National Cancer Research Center
Diet influences the incidence, growth, and development of cancer to the extent that one-third of the most common cancers can be cured. prevent, at least in part, through changes in diet. Indeed, preclinical studies using food as a cure for cancer showed promising results. However, these results have not yet reached the clinic.
Growth Factors, Nutrients and Cancer Group of the Spanish National Center for Cancer Research (CNIO), led by Nabil Juderpublish now Molecular Medicine Trends a review of the use of diet in cancer treatment, with Carlos Martinez-Garay as the first author. In it, they advocate the importance of considering diet in treatment.
Juder explains: “Diets can directly affect cancer metabolism, deprive the tumor of the nutrients it needsor they may interfere with other key elements of cancer survival and development, such as growth signaling, oxidative stress, or patient immunity.”
According to the authors, one of the reasons why these dietary therapies are not yet used in cancer patients is that the clinical studies conducted so far are limited. For example, many of these trials group patients with highly heterogeneous tumor profiles. There are also no strict standards for the use of diets as a treatment.
calorie restriction, ketogenic diet And intermittent fasting
Current work looks at possible therapeutic nutritional interventions for cancer and steps that are missing to be considered standard treatment. Through this review, the authors hope to contribute to the development of new clinical trials and translational research in this area.
The work focuses on calorie restriction, ketogenic diet And intermittent fasting, analyzing how they can influence the appearance and development of tumors. After reviewing recent and ongoing preclinical studies and clinical trials of these diets, he offers new insights into their physiological rationale.
The authors provide an in-depth review of what is known about nutrient metabolism and its relationship to tumor development and progression. Evidence suggests that the growth of some cancers may be highly dependent on certain amino acids and that avoid foods rich in these amino acids could limit tumor growth.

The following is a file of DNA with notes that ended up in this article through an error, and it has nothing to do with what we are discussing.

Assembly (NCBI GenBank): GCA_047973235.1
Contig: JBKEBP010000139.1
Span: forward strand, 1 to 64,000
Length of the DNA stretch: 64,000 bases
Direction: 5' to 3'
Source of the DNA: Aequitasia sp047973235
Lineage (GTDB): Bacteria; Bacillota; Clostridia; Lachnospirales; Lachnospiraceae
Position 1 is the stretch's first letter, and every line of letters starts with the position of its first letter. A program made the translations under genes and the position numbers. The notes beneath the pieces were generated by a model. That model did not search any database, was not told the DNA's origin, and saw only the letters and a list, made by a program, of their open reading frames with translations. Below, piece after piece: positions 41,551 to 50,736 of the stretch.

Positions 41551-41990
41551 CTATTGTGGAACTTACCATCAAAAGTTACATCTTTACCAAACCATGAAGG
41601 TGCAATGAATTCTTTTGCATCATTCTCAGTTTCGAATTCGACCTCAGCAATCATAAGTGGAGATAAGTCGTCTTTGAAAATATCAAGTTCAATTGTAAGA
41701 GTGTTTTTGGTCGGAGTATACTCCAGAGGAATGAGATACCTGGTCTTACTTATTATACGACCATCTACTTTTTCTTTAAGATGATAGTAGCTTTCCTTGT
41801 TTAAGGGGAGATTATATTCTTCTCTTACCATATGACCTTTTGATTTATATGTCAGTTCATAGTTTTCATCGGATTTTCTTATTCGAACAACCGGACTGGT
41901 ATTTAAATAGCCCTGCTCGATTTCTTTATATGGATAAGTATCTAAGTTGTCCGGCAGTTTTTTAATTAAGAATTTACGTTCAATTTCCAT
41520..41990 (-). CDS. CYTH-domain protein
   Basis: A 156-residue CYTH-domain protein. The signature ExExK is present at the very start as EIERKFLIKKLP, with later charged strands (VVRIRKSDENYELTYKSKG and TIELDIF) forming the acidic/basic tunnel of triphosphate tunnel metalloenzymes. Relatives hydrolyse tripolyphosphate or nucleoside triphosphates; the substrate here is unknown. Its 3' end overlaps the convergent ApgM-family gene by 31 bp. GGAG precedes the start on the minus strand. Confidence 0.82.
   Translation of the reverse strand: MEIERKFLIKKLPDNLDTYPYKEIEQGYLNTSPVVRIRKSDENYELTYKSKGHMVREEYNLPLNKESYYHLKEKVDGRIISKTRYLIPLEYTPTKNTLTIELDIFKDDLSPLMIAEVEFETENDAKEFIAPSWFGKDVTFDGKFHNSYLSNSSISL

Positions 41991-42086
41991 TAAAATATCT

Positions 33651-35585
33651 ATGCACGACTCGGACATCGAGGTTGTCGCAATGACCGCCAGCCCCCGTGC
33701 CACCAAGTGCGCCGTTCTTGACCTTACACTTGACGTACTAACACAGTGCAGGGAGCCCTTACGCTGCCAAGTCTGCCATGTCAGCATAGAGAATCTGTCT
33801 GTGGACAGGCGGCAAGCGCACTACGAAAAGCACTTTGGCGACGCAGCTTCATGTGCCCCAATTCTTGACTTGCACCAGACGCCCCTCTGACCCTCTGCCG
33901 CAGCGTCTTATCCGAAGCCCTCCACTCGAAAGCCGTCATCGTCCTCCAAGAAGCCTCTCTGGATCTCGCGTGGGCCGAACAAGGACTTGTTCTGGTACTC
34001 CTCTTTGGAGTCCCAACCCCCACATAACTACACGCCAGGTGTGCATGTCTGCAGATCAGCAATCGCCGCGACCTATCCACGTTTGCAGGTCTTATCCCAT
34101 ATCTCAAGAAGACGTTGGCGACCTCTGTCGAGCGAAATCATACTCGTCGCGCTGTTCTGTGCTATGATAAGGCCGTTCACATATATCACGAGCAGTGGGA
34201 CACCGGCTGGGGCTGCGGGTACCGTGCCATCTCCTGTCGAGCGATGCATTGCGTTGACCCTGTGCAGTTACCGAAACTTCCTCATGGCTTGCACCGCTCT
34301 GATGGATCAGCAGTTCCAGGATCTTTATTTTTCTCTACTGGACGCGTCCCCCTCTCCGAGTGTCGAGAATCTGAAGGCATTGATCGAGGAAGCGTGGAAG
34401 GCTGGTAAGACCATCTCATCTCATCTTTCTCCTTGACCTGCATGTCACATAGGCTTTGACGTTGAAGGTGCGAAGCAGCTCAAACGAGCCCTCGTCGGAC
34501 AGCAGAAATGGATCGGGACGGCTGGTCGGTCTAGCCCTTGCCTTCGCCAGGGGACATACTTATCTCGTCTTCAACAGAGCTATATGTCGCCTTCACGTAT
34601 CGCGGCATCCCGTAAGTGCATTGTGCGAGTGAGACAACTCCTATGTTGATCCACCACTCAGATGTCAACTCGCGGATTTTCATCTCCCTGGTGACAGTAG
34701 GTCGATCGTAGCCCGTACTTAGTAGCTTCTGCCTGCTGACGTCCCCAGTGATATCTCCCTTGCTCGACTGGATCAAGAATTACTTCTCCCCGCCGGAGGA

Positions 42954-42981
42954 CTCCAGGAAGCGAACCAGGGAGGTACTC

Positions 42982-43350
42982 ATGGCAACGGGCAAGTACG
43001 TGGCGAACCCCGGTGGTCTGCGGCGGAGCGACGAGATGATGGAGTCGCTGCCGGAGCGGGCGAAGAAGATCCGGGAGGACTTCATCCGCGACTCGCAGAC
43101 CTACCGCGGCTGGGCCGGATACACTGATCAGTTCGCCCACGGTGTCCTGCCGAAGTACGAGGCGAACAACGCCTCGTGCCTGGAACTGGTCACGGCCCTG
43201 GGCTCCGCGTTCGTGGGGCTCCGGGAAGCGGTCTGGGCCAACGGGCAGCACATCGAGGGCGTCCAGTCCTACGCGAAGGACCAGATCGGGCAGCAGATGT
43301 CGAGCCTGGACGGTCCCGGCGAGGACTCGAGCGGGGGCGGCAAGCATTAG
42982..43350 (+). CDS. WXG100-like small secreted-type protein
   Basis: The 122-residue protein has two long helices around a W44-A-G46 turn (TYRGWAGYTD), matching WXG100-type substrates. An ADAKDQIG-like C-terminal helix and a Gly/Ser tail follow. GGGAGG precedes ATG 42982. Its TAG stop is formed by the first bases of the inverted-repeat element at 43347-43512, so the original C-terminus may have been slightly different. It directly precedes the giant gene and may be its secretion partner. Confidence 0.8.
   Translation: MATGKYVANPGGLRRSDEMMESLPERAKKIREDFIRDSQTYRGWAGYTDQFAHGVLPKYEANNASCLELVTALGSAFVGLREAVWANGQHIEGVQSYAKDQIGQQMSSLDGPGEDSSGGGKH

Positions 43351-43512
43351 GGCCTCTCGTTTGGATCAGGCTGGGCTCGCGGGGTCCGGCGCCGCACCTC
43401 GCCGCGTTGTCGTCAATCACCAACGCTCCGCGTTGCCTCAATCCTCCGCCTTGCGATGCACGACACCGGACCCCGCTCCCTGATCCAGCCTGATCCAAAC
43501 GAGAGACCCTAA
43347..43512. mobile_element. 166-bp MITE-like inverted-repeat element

Obesity and the microbiome
In addition, many of the pathways associated with tumor proliferation are related to hormones that are sensitive to certain nutrients. This may explain relationship between obesity and cancerby amplifying signaling estrogens (hormones) produced by adipose tissue (fat).
The researchers also analyzed publications in which gut flora linked to cancer. The gut flora or microbiome comprises the population of microbes present in the intestinal tract and is one of the main ones responsible for the interaction between what a person eats and their health.
“Many of the oncogenic effects attributed to the gut microbiome,” explains Carlos Martínez-Garay, “are associated with inflammation of the digestive tract, and, in fact, the presence of certain bacterial populations is associated with chronic inflammation associated with gastrointestinal cancer, such as gallbladder, bile ducts and stomach“.
Interaction with the immune system
One of the main factors responsible for tumor growth and whether the therapy chosen to fight each cancer is successful or not is the interaction between tumor cells and the patient’s immunity, in which case there is also a relationship with diet. Most of our immune cells are found in the gut as protective barrier against the entry of toxic compounds or pathogens into the body.
“Certain components of the diet can cause important responses in the immune system,” Martinez-Garay says, “and this can cause dysfunction in our defense it makes us more vulnerable to tumor formation.”
Precise nutrition for every patient
The authors point out the need to develop precise nutrition, a novel approach that proposes the use of targeted dietary regimens for the treatment of specific tumors based on tumor and patient metabolism. The current ability to deeply analyze tumors and classify them based on their molecular profile has enabled significant progress in the effectiveness of methods to combat them.
As Nabil Juder explains: “This could also be applied to nutrition if clinical evidence, microbiome research, molecular diagnostics, nutrigenomics and metabolomics are combined to develop specific dietary regimens aimed at treating cancer patients on an individual basis. The preclinical studies and clinical trials we reviewed show powerful effects of dietary interventions, leading us to believe that a new era in cancer therapy“.